Chapter 1 | Part 1: A Doctor Surrounded by Doctors Yet Still Undiagnosed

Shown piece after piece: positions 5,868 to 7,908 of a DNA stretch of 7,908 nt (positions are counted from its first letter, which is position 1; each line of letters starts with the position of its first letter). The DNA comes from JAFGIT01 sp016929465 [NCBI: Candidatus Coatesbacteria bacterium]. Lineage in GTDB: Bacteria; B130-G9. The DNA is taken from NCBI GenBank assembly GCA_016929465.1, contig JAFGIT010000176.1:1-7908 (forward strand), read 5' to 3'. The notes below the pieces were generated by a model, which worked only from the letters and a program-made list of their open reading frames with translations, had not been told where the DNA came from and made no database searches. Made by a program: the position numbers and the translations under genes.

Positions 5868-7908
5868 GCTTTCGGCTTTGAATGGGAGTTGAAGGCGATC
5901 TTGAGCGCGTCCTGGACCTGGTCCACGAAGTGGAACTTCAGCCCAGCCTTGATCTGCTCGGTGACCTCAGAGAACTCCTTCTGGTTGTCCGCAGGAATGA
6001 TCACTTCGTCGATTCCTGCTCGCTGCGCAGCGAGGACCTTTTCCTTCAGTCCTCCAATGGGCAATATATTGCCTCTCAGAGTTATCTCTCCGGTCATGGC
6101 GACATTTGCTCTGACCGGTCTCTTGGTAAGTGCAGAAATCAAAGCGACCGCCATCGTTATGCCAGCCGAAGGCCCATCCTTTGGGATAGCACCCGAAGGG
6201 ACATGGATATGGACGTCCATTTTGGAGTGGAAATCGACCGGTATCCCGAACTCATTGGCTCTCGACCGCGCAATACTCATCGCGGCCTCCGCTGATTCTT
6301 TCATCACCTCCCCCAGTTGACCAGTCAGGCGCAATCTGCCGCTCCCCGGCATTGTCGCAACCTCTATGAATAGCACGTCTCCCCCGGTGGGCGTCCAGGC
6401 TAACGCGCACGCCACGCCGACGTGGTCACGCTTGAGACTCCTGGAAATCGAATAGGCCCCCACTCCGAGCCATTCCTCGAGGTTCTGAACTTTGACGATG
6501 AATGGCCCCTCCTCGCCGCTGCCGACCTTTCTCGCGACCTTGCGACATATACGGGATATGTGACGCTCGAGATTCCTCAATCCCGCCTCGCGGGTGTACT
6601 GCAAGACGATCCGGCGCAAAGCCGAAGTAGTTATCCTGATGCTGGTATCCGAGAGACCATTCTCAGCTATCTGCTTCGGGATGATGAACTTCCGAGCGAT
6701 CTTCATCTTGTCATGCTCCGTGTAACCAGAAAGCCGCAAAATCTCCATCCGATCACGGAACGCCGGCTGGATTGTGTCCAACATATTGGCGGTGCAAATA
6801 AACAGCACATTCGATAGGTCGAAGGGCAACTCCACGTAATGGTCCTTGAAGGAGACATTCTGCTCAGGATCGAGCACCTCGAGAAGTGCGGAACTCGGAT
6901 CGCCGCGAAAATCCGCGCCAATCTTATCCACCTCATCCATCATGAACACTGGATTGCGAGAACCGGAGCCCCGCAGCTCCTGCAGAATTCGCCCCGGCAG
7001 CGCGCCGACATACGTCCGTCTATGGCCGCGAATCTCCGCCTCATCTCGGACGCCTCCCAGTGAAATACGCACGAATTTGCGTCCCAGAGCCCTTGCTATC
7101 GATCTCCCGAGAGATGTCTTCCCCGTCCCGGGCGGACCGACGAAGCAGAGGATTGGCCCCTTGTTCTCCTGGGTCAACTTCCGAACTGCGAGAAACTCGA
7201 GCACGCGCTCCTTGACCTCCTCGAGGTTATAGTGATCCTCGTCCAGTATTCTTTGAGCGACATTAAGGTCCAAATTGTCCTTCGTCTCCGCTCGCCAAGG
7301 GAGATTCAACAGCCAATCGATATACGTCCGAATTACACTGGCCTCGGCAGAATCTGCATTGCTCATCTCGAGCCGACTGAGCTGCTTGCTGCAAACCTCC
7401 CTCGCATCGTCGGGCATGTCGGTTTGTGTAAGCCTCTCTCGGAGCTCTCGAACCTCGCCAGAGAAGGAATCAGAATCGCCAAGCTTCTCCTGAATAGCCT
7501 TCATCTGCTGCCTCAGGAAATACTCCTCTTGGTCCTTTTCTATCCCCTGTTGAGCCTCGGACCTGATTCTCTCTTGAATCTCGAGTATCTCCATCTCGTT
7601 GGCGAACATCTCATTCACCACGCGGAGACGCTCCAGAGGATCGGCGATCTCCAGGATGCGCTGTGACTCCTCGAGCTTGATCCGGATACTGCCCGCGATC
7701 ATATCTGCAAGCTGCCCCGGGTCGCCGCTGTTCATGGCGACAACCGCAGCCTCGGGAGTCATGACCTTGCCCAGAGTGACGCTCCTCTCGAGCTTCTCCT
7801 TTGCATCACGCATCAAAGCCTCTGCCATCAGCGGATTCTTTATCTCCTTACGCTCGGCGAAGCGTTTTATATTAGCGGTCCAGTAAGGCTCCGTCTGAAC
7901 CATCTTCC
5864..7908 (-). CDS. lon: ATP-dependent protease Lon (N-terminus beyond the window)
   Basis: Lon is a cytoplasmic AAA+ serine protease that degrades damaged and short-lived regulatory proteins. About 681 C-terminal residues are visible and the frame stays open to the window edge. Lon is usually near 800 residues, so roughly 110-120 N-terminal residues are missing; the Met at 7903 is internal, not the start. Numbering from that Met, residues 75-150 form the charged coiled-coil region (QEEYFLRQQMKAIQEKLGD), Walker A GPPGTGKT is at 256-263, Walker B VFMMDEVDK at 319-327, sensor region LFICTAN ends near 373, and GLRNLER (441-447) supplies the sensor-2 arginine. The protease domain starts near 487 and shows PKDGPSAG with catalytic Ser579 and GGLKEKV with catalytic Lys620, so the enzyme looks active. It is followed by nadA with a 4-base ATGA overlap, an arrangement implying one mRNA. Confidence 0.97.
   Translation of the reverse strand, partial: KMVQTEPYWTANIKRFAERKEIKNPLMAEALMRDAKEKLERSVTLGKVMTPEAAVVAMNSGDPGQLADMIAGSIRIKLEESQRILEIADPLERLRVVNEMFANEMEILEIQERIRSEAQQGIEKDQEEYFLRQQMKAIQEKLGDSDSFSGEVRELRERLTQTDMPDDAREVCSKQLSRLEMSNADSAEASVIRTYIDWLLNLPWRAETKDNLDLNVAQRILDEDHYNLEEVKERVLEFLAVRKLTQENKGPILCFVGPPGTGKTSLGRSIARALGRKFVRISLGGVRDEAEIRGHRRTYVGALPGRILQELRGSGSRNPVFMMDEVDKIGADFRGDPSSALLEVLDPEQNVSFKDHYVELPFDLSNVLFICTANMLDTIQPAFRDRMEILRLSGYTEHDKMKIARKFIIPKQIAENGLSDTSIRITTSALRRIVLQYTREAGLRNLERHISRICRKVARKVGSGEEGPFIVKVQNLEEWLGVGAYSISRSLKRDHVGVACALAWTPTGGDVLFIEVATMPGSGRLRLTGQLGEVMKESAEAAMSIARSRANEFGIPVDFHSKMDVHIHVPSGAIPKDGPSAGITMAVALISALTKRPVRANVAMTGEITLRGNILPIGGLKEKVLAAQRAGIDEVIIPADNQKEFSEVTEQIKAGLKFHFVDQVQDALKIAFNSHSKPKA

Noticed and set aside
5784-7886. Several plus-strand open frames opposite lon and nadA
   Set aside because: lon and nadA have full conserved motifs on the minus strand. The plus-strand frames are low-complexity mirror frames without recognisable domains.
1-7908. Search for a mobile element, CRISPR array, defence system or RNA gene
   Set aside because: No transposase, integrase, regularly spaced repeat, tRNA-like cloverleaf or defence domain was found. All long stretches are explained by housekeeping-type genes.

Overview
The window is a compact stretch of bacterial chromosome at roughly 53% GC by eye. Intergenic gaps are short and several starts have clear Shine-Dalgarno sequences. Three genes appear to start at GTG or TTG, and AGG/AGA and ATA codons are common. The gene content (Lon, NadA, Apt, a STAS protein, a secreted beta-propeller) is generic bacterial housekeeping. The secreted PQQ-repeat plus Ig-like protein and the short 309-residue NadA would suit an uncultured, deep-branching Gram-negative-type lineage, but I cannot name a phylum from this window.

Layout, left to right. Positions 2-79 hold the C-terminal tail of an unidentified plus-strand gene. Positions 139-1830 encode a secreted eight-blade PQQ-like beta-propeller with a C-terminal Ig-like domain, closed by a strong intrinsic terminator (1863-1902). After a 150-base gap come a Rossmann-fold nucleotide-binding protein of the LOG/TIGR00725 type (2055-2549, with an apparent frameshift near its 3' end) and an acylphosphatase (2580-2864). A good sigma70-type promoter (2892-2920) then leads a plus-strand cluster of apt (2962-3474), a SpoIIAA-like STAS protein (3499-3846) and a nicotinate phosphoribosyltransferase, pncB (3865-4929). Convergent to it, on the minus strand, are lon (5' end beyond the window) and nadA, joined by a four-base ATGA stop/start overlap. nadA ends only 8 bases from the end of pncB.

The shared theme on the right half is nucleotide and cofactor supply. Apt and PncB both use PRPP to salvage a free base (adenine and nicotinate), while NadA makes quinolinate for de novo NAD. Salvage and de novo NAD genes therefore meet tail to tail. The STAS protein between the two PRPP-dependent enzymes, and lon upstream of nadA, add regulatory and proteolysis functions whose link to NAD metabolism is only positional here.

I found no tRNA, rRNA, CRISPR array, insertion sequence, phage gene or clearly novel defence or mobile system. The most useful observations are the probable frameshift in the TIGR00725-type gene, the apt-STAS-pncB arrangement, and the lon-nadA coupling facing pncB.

I remember the exact moment when, I believe, my cancer first heralded itself – the time I barfed during my call shift. It was the first month of my post-graduate year three (PGY-3) year, in July of 2014. In the medical world, our years go by the academic year, so July 1 is the first day of the year, and June 30 is the last. The PGY thing just tells you how far out from medical school we are, and I was a little over 2 years out, just beginning my third year of residency. I was at the local Children’s hospital doing my pediatrics rotation, and it was my call night. On the pediatrics rotation, we still take 24-hour call, so if it’s your call day, you work all day and then work all night, and then you get the next day off to recover. On that particular day, I had been feeling “not the greatest” all day long – nauseated with some vague abdominal pain – and as the evening progressed, I finally got to the point where I decided that throwing up was inevitable. So I decided, as they say, to just get ‘er done. It was one or two in the morning. I went to the bathroom, took my turn driving the big white bus, and then went right back to reading studies. I felt a lot better, and I didn’t think it was anything more than a stomach bug at the time.